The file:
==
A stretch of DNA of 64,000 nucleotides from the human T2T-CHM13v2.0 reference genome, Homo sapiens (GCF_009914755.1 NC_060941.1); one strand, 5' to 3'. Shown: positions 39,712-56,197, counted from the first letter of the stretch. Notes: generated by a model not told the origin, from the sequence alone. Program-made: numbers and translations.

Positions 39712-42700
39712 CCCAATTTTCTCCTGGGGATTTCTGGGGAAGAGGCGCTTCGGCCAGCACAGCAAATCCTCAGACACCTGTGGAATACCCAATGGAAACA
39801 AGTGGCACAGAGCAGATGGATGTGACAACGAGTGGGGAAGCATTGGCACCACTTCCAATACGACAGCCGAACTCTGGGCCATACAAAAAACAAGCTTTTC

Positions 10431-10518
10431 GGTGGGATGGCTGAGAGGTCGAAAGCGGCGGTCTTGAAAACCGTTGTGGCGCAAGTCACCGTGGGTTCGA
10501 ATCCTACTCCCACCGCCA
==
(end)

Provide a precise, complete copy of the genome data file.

A stretch of DNA of 64,000 nucleotides from the human T2T-CHM13v2.0 reference genome, Homo sapiens (GCF_009914755.1 NC_060941.1); one strand, 5' to 3'. Shown: positions 39,712-56,197, counted from the first letter of the stretch. Notes: generated by a model not told the origin, from the sequence alone. Program-made: numbers and translations.

Positions 39712-42700
39712 CCCAATTTTCTCCTGGGGATTTCTGGGGAAGAGGCGCTTCGGCCAGCACAGCAAATCCTCAGACACCTGTGGAATACCCAATGGAAACA
39801 AGTGGCACAGAGCAGATGGATGTGACAACGAGTGGGGAAGCATTGGCACCACTTCCAATACGACAGCCGAACTCTGGGCCATACAAAAAACAAGCTTTTC

Positions 10431-10518
10431 GGTGGGATGGCTGAGAGGTCGAAAGCGGCGGTCTTGAAAACCGTTGTGGCGCAAGTCACCGTGGGTTCGA
10501 ATCCTACTCCCACCGCCA